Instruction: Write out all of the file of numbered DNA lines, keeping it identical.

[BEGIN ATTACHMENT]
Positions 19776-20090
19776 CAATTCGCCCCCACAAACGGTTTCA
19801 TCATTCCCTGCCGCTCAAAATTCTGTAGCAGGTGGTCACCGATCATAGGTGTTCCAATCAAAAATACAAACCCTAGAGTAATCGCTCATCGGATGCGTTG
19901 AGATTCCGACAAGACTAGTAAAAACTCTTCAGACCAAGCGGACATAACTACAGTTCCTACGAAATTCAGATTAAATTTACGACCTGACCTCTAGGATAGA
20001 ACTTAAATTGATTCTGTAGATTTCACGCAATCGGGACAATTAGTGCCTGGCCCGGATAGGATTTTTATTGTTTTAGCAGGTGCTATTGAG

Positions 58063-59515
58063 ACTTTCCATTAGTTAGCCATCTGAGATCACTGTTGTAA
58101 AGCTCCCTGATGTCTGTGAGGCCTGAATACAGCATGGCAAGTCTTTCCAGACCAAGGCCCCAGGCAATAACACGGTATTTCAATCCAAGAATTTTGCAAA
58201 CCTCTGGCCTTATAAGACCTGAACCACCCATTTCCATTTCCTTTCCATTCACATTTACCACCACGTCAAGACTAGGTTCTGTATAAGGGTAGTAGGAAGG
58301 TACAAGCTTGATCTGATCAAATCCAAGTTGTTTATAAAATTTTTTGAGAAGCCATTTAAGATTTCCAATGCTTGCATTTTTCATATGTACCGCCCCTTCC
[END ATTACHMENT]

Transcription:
Positions 19776-20090
19776 CAATTCGCCCCCACAAACGGTTTCA
19801 TCATTCCCTGCCGCTCAAAATTCTGTAGCAGGTGGTCACCGATCATAGGTGTTCCAATCAAAAATACAAACCCTAGAGTAATCGCTCATCGGATGCGTTG
19901 AGATTCCGACAAGACTAGTAAAAACTCTTCAGACCAAGCGGACATAACTACAGTTCCTACGAAATTCAGATTAAATTTACGACCTGACCTCTAGGATAGA
20001 ACTTAAATTGATTCTGTAGATTTCACGCAATCGGGACAATTAGTGCCTGGCCCGGATAGGATTTTTATTGTTTTAGCAGGTGCTATTGAG

Positions 58063-59515
58063 ACTTTCCATTAGTTAGCCATCTGAGATCACTGTTGTAA
58101 AGCTCCCTGATGTCTGTGAGGCCTGAATACAGCATGGCAAGTCTTTCCAGACCAAGGCCCCAGGCAATAACACGGTATTTCAATCCAAGAATTTTGCAAA
58201 CCTCTGGCCTTATAAGACCTGAACCACCCATTTCCATTTCCTTTCCATTCACATTTACCACCACGTCAAGACTAGGTTCTGTATAAGGGTAGTAGGAAGG
58301 TACAAGCTTGATCTGATCAAATCCAAGTTGTTTATAAAATTTTTTGAGAAGCCATTTAAGATTTCCAATGCTTGCATTTTTCATATGTACCGCCCCTTCC